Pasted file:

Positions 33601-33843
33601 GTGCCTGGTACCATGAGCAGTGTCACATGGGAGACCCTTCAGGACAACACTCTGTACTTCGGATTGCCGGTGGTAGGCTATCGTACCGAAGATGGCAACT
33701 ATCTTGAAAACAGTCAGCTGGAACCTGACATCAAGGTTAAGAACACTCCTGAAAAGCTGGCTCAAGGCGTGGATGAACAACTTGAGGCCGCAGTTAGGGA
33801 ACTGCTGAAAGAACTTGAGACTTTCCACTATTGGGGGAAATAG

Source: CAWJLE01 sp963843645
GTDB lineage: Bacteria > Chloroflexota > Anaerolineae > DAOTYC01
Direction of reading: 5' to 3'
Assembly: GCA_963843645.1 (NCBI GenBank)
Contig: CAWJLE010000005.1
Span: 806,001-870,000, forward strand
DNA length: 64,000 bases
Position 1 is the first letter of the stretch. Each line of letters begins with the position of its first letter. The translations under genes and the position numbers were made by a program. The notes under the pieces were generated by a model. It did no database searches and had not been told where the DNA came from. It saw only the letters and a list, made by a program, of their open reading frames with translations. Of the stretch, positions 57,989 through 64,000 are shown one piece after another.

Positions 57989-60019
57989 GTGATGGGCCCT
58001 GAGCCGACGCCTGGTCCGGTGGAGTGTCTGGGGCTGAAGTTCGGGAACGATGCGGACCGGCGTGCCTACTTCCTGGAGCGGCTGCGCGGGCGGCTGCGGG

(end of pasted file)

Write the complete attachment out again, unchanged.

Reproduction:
Positions 33601-33843
33601 GTGCCTGGTACCATGAGCAGTGTCACATGGGAGACCCTTCAGGACAACACTCTGTACTTCGGATTGCCGGTGGTAGGCTATCGTACCGAAGATGGCAACT
33701 ATCTTGAAAACAGTCAGCTGGAACCTGACATCAAGGTTAAGAACACTCCTGAAAAGCTGGCTCAAGGCGTGGATGAACAACTTGAGGCCGCAGTTAGGGA
33801 ACTGCTGAAAGAACTTGAGACTTTCCACTATTGGGGGAAATAG

Source: CAWJLE01 sp963843645
GTDB lineage: Bacteria > Chloroflexota > Anaerolineae > DAOTYC01
Direction of reading: 5' to 3'
Assembly: GCA_963843645.1 (NCBI GenBank)
Contig: CAWJLE010000005.1
Span: 806,001-870,000, forward strand
DNA length: 64,000 bases
Position 1 is the first letter of the stretch. Each line of letters begins with the position of its first letter. The translations under genes and the position numbers were made by a program. The notes under the pieces were generated by a model. It did no database searches and had not been told where the DNA came from. It saw only the letters and a list, made by a program, of their open reading frames with translations. Of the stretch, positions 57,989 through 64,000 are shown one piece after another.

Positions 57989-60019
57989 GTGATGGGCCCT
58001 GAGCCGACGCCTGGTCCGGTGGAGTGTCTGGGGCTGAAGTTCGGGAACGATGCGGACCGGCGTGCCTACTTCCTGGAGCGGCTGCGCGGGCGGCTGCGGG